Advance praise for The World of Tomorrow:
"Entertaining . . . outsized
. . . The World of Tomorrow
views its teeming cast of characters as though from the observation deck of one of the city skyscrapers that seem to 'burst from the pages of a comic book.' . . . Reveling in bold twists and fantastic coincidences, Mathews's big, expressive debut
inhabits a world that's neither of the past nor the future but wholly of the imagination."—Sam Sacks
, Wall Street Journal
"This Doctorow-esque debut novel shimmers with the swing and
swank of 1939 New York . . . Mathews's urban epic is as rich and raucous as the
city it celebrates."
—O., The Oprah Magazine
"Mathews has a big, rambunctious talent . . . He is a wonderful scene-setter, whether he's describing the streets of Manhattan in the wee hours or conjuring the glories of then brand-new Rockefeller Center . . . The gusto of his prose and vividness of his characters keeps the novel gyrating with zany energy . . . An exuberant debut novel."—Michael Upchurch, Chicago Tribune
"The World of Tomorrow is that rarest of historical novels, a book that catches a moment in a jar, holds it aloft, and displays it for what it really is: Somebody else's day before tomorrow, the instant right before the future comes . . . Mathews's entire novel takes place over the course of one week in June of that year, culminating at the World's Fair itself, in a fast-paced finale worthy of a Scorcese long-take. And I love this about the book. I love the bright-eyed joy of it. The meticulous attention to detail that actually serves the plot . . . And I like that Mathews made this big book so intimate . . . One of the strengths of his story is the way it sprawls and loops. It finds odd little corners of time and place and character to get into and, in those corners, it finds both a balancing seriousness and a wideness of vision."—Jason Sheehan, NPR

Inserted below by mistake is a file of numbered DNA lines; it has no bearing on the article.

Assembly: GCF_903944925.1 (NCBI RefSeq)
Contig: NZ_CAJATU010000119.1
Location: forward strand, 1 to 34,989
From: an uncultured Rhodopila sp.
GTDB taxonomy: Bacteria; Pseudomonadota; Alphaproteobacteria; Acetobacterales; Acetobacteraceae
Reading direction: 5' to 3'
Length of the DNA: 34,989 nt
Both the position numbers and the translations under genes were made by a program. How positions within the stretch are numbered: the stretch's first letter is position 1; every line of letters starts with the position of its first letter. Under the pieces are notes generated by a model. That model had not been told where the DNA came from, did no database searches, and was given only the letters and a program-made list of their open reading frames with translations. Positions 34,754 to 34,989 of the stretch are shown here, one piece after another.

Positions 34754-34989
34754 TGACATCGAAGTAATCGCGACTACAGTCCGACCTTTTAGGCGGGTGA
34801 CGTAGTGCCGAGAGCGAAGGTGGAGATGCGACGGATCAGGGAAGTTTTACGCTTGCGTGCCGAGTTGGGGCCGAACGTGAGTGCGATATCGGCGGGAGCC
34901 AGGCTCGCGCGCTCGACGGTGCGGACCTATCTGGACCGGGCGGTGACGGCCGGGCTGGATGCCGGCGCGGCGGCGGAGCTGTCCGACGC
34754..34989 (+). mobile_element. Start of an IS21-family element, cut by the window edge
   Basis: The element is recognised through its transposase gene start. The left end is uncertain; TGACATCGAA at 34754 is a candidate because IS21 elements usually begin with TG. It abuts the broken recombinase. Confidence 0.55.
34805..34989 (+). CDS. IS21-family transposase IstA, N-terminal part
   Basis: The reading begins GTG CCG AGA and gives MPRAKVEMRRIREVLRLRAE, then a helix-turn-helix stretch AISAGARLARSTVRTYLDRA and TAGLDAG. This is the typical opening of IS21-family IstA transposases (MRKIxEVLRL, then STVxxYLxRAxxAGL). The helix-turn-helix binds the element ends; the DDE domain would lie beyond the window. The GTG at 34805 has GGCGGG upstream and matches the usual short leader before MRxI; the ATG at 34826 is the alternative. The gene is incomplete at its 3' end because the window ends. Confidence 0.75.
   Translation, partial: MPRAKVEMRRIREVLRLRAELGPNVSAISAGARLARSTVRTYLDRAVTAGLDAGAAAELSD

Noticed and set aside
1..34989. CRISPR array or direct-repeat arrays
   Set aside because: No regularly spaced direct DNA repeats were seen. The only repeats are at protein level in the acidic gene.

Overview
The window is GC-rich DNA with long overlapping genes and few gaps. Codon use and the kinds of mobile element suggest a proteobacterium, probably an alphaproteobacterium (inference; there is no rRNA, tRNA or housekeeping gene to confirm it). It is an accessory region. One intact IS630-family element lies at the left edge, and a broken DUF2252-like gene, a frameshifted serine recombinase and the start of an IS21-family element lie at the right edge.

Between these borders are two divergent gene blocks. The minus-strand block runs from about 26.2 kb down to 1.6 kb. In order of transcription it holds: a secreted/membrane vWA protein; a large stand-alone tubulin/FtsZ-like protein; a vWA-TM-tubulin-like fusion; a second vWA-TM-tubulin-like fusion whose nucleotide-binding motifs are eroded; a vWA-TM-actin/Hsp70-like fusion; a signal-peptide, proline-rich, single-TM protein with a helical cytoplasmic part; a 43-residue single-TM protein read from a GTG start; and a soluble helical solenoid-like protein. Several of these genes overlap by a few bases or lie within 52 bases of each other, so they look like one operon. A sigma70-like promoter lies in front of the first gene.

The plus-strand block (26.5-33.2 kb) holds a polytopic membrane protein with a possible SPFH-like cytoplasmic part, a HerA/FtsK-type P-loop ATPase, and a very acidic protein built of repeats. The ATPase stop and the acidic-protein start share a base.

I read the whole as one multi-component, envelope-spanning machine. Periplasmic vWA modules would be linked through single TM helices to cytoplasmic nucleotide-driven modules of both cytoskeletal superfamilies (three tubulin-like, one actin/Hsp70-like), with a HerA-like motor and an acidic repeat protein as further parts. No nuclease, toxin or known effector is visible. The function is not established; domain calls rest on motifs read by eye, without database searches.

"A promising writer . . . Mathews is an able prose stylist, and breathing life into so many diverse characters is no mean feat . . . The possibility of dramatic transformation amid historical ferment is at the heart of The World of Tomorrow, a fat novel stuffed with well-drawn characters grappling with different versions of themselves . . . Mathews has a flair for bringing street scenes to life, and his hopscotching narrative-from a Harlem jazz joint to a Bowery art studio to a Fifth Avenue palace-makes for an enjoyable tour of a vanished city . . . An affable debut novel."—John Freeman Gill, Washington Post
"This is one of those books that you jump into with its first line, like a diver into an inviting pond, and just happily swim for more than 500 pages . . . Mathews creates a crowded, bustling world that's insanely fun to inhabit. I didn't want this book to end . . . Just read it already."—Moira Macdonald, Seattle Times